17 April 2023 |

How to handle ‘throwaway’ posts


So you can make your boss happy AND avoid the embarrassment of posting something absolutely horrendous

We all know that Slack message (or Teams if you’re even more unfortunate).

Your day is going well. You have your content calendar locked in. Feeling good about it.

Then your boss — or even better, someone in the company in a totally unrelated department that you have no business reporting to — pings you.

“Hey! Can we push this to social today?”

And this happens to be the most horrendous request of all time. Nothing you can do will make it engaging and perform well on social.

For me, in B2B, this was usually requests to promote webinars on social. Webinars suck. I’ll die on this hill, but that’s a battle for a different time.

You could also be plagued by webinar requests. Or maybe you got handed a PDF of a flyer and were asked to post it to your Instagram feed. Or idk. But just imagine that post you hate making.

There’s a way out. Let me walk you through it.

Respectful pushback

The first line of defense is to respectfully push back on the request.

If it’s your direct boss asking you to post something, you should have a relationship with them and feel comfortable pushing back when needed. If that isn’t the case, well, that’s probably a sign that something needs to change.

Anyway. Make your case for why the post in question should stay in the drafts.

→ It doesn’t match the brand voice

→ The format is not at all optimized for social

→ No, Instagram doesn’t let you put URLs in the caption

List your grievances and either send them in a Slack message or present them in your next 1:1.

If you have a good boss, this should either do the trick or open up a conversation around how to find a middle ground (I’ll talk more about this in a second).

This next tip might get me in trouble. But whatever.

If the person making a request isn’t in a leadership position and isn’t in your department — just ignore the first Slack message. You’d be surprised how often this works lmfao.


The post is almost never as important as they think it is when they’re making the first request.

Usually, they press ‘send,’ and then go about their day as if nothing. This is the goal. Let the request drift to the back of their mind and out of sight.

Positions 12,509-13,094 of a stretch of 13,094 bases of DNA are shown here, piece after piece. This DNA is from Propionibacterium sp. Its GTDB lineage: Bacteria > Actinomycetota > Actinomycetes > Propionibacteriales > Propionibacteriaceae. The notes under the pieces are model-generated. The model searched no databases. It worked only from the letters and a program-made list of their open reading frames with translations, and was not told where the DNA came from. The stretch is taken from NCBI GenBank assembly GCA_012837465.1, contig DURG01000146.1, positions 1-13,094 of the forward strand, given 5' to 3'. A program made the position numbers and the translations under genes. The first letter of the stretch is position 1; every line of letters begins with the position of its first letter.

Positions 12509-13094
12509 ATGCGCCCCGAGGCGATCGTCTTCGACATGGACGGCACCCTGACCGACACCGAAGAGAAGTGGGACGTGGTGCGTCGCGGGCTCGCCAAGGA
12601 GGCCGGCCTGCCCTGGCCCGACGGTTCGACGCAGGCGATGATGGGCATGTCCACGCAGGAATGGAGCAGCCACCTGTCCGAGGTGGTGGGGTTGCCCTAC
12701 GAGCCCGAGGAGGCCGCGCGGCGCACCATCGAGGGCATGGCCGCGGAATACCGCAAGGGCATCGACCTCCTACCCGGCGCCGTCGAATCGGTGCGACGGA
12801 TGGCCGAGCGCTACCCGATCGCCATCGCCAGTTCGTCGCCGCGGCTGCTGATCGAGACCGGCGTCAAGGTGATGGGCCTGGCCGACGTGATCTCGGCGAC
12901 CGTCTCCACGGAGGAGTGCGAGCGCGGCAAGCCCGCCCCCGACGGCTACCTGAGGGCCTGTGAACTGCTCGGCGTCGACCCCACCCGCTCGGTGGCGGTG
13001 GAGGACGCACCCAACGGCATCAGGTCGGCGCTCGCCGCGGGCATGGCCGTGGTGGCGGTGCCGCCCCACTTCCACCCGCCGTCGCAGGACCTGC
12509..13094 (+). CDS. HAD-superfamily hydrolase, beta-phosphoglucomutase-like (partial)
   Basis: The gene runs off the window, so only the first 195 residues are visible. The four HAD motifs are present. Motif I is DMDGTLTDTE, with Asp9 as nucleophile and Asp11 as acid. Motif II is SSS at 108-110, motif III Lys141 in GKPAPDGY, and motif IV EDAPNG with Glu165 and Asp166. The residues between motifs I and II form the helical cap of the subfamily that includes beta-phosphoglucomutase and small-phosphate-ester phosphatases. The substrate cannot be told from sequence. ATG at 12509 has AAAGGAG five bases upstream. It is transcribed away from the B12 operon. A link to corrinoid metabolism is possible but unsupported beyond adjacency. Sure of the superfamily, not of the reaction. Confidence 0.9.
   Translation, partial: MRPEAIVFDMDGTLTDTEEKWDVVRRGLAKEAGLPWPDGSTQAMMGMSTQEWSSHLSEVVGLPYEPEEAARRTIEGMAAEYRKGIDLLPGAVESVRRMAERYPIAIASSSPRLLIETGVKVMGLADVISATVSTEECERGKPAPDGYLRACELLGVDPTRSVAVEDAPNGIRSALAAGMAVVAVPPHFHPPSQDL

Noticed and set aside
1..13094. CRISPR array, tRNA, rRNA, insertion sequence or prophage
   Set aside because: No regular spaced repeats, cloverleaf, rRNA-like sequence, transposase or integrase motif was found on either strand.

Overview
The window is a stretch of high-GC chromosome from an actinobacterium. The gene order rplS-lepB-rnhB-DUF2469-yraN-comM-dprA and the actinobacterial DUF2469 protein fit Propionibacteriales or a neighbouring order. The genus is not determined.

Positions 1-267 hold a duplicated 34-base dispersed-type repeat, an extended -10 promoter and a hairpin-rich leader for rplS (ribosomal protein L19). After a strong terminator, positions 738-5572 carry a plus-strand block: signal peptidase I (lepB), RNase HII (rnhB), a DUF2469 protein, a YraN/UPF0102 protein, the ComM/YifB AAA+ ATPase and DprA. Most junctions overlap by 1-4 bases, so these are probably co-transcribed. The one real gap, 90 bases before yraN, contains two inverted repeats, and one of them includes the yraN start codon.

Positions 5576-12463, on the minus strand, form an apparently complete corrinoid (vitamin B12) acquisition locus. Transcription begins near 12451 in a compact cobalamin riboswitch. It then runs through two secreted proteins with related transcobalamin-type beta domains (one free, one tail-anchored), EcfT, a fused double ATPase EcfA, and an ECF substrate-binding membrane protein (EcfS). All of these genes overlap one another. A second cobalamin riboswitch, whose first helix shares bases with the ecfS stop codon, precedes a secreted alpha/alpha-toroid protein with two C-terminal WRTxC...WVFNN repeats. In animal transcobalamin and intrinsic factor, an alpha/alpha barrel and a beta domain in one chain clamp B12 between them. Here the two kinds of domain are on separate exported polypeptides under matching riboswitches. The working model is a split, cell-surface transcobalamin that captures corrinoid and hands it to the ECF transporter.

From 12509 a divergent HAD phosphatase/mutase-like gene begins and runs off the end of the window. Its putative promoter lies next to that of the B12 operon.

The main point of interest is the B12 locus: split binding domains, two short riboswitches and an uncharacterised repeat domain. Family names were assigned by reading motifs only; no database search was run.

If they follow up again, then that’s a sign that this is something worth having a conversation about. Then, take the same course of action that you did with your boss. Respectfully push back — see if you can find a middle ground.

Ok. What if it’s the CEO or founder who makes the request?

This is a tough one. I like to give my boss a heads-up that the request was made. Sometimes that would be my out, and I’d get the green light to disregard.

But sometimes you just gotta post it. Despite your expertise, despite the fact that you know it’s gonna flop.

So what do you do then?

Enter the ‘throwaway post.’

How to execute a ‘throwaway post’

I was reminded of this when I came across this tweet while scrolling:

The tweet actually prompted this entire newsletter.

A few examples:

Instagram Story

Instagram Stories are my go-to for throwaway posts.

They disappear in 24 hours. And for my target audience (B2B), Instagram was never our ‘main’ channel.

If IG is a primary channel for you, you might be a bit hesitant to use IG Stories for this, but if you work for a B2B company fire away.

LinkedIn during ‘off hours’

Another one for my B2B social media managers out there.

LinkedIn company pages are a valuable asset for you. But there are some times when posts just aren’t going to get much traction.

Usually, LinkedIn posts get seen most during working hours. Or a least during the day.

So what I would do if you need to ‘promote a webinar’ on LinkedIn, or something along those lines, is make the post at some random time like Friday at 7pm (when nobody in their right mind is active on LinkedIn).

Twitter overnight

Similar to the above. You can also toss the request on Twitter during a non-optimal time.

For me, this is usually overnight.

The nice thing about Twitter is that the post lifecycle is so short that if the post doesn’t gain traction early on (which it probably won’t if you’re posting during off hours), it will just die and get lost in the Twitter abyss. Perfect outcome.

Facebook. Lmao.

Do I need to explain?

Lol. But for real. For most brands, Facebook organic is a dead channel (yes, I know some of you are seeing good results over there, don’t fight me).

But a simple FB post is almost always enough to tick the box without subjecting yourself to public embarrassment

Final thoughts

I feel like this is a topic that isn’t talked about enough because of the fear of getting in trouble. Probably smart.

But this is one of those tricks of the trade that every social media manager should have in their back pocket. You need to be equipped to handle requests that you know aren’t in the best interest of the brand.

YOU are the expert. Don’t be afraid to push back. And don’t be afraid to do what you need to do (tactfully) to preserve your work.

And, by the way, if you’re a CMO or founder reading this… please, let your SMM do their job and encourage them to respectfully push back.

That’s all I’ve got for you today.